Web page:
The gradient filter tool in Lightroom is pretty powerful. It works and behaves like the neutral density filters that we use in everyday photography. Using the Lightroom filters, however, requires a slightly different approach to what you might be used to. Joshua Cripps explains:
First things first, the graduated filter can be easily accessed from the top right Develop panel. There are six icons under the histogram.
Select the one that looks like a graduated ND filter or use the keyboard shortcut ‘M’.
Once this panel comes up you can tweak things around, slide the sliders, and make a bunch of adjustments using them. These are all familiar adjustment options such as white balance, exposure, contrast, highlights, shadows, and so on.
The gradient filter tool allows you to select areas of the frame that you can apply these adjustments to. Thus, it is a selective and localized application of changes.
How to Use Lightroom’s Gradient Filter Tool
In the image used in the video tutorial, the foreground is visibly darker than the background/sky. To use the gradient filter, simply click and drag (after having selected the gradient filter from the right panel). The point where you click and then start dragging is where the tool will be used.
When you finish dragging across the image, you will see that there are three parallel lines. The effects of the adjustments start from the point where you clicked and then gradually fade out at the fringes of the first and third line as demonstrated here:
If the lines are closer to each other you get a more drastic effect.
And if the lines are further apart the effect is more gradual.
Just in case you are trying to repeat the effects as you read this, you may have seen how wobbly the lines are. This is what you can do, to create a straight line. Simply hold down the Shift key as your drag down / up. This will create a perfectly straight line.
Just in case you are wondering, you can go top to bottom, bottom to top, left to right and right to left as you do this. So the effect can be given in any direction.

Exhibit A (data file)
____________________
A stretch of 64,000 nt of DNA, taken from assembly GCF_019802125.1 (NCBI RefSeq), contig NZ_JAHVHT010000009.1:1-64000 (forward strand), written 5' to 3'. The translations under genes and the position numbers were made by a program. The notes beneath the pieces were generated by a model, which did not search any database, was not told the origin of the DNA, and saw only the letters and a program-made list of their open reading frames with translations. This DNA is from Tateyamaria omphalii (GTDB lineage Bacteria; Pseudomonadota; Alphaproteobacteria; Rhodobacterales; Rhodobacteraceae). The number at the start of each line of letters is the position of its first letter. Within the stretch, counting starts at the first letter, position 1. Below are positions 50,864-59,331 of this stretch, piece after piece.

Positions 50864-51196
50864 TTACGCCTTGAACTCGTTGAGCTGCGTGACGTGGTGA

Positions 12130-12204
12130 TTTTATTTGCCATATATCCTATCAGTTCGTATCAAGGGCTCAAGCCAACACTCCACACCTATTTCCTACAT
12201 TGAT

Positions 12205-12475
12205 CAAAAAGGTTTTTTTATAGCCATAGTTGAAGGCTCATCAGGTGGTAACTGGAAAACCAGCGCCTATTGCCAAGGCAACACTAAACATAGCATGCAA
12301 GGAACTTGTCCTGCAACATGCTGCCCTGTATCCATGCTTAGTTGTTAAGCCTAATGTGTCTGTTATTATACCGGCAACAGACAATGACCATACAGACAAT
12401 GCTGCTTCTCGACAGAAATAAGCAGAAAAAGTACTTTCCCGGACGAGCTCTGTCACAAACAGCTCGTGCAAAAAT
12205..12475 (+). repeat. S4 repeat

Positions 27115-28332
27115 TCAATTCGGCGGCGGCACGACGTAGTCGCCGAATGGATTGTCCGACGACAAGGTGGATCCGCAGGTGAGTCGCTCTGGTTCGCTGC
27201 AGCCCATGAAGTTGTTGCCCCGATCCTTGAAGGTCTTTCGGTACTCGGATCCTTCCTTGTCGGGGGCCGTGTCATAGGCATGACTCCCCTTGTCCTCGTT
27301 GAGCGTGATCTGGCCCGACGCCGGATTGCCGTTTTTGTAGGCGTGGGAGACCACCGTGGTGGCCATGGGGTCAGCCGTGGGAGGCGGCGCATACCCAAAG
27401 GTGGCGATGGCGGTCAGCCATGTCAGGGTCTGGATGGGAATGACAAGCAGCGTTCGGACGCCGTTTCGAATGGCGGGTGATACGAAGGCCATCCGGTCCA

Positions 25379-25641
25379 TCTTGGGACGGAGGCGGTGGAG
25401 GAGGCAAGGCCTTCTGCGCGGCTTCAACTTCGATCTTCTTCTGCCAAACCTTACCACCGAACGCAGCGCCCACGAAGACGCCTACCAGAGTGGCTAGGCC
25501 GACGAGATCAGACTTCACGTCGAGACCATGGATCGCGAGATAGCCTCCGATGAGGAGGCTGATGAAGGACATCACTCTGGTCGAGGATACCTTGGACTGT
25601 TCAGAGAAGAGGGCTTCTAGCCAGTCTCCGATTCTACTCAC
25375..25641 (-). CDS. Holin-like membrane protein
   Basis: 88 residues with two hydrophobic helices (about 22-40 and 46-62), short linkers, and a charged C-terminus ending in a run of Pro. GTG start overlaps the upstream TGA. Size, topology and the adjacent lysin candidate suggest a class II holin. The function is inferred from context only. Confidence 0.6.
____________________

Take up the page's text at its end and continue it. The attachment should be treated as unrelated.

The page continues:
When you let go of the gradient filter, it’s set. But what if you want to change things around after you let go of the filter? Just grab hold of the filter when your hand tool shows up and then drag it up or down to re-position it.
You can also grab hold of the center line and flip it right or left.
You can also grab hold of the dot at the center and move the whole filter around.
Show Edit Pins
You may have noticed that when you move your cursor away from the image the filter disappears. You can prevent this from happening by going to Show Edit Pins and selecting Always.
The filter will show up no matter what. If you select Never, then the filter will never appear (which is kind of a problematic). Otherwise, you can choose Selected, which will activate and show the selected filter among a number of filters that you have.
Show Selected Mask Overlay
When you check this option, it shows up as a kind of hazy green or red to mark the areas where the effects of the gradient is applied.
Selectively Erase the Filter Effects
To selectively erase the effects of the gradient filter from a selection, all you need to do is click on the Brush tool.
This will bring up the Brush tool. Now click on Erase and gently paint over the areas where you don’t want the effects of the gradient filter.
Lightroom’s gradient filter opens up a completely new dimension for you once you know its power.
For further help, deal ending soon: Polished Lightroom Brush Presets at 80% Off
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Article source: PictureCorrect